The contacted user may choose not to respond. Secondly, dating sites offer communication. Different Computer-Mediated-Communication (CMC) methods are available to users. People may communicate through instant messages or real-time methods such as live video chats. The third class of services is known as matching. This involves mathematical algorithms which identify potential partners based on their preferences and characteristics. Today, complex algorithms provide increase efficiency in matching people who are likely to end up liking each other. Finkel, Eastwick, Karney, Reis and Sprecher (3) examined the fundamental differences between conventional dating and online dating and conclude that online dating may ameliorate the time-consuming and largely frustrating activity of pursuing an emotionally satisfying and committed romantic relationship. Identifying a romantic partner can be a daunting task. However, online dating helps an individual to overcome some of the hurdles that hamper the start and sustenance of a romantic relationship. This means that online dating does lead to better romantic outcomes as opposed to offline conventional dating.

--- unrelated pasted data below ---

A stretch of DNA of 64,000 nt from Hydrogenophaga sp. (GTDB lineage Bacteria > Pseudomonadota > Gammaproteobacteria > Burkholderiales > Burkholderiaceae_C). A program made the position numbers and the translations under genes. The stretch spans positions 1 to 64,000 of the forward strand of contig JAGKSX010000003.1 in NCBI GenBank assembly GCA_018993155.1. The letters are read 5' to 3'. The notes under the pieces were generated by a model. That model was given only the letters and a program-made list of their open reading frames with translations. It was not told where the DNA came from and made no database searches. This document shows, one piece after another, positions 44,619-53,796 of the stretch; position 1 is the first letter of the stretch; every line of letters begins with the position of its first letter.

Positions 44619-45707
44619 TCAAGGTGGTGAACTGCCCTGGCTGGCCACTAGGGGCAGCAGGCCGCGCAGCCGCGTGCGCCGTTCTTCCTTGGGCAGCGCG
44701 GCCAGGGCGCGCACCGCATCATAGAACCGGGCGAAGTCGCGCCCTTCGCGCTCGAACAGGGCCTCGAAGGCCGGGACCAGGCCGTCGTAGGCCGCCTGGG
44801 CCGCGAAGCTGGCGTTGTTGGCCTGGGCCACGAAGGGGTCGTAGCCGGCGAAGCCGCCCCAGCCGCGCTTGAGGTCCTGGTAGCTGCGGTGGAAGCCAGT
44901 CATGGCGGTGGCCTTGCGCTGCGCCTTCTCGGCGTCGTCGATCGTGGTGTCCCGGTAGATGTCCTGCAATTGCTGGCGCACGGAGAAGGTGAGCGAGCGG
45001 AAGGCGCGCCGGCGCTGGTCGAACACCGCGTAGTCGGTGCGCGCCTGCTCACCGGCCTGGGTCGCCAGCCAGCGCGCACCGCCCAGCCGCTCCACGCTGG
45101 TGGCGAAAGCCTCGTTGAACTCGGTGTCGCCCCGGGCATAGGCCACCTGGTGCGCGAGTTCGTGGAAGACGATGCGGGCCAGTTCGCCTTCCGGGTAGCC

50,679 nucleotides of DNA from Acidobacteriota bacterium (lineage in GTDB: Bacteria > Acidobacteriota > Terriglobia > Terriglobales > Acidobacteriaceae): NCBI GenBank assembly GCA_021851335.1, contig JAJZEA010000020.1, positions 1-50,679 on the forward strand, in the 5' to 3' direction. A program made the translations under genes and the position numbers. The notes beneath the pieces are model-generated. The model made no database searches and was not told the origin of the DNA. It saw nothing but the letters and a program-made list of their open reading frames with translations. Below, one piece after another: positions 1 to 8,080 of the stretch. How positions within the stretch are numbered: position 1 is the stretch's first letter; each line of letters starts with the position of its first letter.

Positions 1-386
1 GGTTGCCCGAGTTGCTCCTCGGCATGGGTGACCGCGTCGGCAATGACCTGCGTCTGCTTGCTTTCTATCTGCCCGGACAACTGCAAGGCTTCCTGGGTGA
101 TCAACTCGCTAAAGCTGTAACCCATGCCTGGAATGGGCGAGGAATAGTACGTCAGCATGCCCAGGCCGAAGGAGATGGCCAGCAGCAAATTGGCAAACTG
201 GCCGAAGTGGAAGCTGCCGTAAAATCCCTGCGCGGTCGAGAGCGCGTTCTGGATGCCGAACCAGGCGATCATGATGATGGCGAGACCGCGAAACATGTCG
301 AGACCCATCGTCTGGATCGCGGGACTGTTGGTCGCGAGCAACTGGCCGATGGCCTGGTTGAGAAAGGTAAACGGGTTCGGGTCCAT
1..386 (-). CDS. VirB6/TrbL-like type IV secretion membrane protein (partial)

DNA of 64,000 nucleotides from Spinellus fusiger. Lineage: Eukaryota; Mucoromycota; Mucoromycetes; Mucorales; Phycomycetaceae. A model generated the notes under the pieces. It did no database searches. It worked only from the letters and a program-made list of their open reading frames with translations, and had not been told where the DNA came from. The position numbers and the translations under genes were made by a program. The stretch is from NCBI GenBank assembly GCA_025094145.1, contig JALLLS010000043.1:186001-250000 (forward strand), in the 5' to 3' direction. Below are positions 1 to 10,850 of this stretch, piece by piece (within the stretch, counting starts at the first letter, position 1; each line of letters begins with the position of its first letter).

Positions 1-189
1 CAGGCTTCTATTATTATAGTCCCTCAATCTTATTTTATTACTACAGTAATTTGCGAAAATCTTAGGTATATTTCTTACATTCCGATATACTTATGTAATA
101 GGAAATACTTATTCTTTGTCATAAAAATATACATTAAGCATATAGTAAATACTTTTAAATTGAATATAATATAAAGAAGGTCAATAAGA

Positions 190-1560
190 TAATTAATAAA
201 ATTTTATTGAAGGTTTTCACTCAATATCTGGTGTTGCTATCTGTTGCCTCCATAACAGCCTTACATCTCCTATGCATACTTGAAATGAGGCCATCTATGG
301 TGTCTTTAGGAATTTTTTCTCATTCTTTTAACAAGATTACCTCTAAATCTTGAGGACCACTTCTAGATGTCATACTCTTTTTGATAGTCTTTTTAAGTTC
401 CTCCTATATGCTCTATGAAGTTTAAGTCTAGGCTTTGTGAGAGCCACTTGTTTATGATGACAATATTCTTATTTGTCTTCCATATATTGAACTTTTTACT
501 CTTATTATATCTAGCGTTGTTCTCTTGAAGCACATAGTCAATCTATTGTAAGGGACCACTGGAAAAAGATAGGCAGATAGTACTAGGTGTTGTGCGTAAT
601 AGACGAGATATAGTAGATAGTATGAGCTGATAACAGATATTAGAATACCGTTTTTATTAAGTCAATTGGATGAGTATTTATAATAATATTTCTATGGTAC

Colley and Maltby (2005-2013) examined the impact of internet relationships on men and women. The study also extends research on gender differences in internet usage and access and how this affects the impact. Colley and Maltby (2005) indicate that most researches have shown that more women have met a partner online as compared to their male counterparts. The authors concede that the wide differences in access may also be attributable to a number of socioeconomic and other factors and not on gender alone. However, the gap that is associated with gender may be as a result of male stereotypes associated with computer use, cultural linkages between technology and gender as well as gendered communication and cognitive preferences. There are differences in the way men and women use the internet. Most men may visit sports or game websites while women may visit email websites. Men are likely to visit chat rooms rather than email websites. The study conducted by Colley and Maltby (2009) indicates that due to factors such as meeting new friends; partners and renewal of old acquaintances, internet dating sites had impacted the lives of men and women greatly. Colley and Maltby (2009) indicate that for both men and women, increased internet-assisted contact with either friends or family was the impact of online dating services in their lives. Use of email as a means of communication had impacted the lives of men differently from those of women. There is a higher frequency of mention by women than men that the use of internet sites had impacted their lives in meeting new friends, partners and renewal of old acquaintances.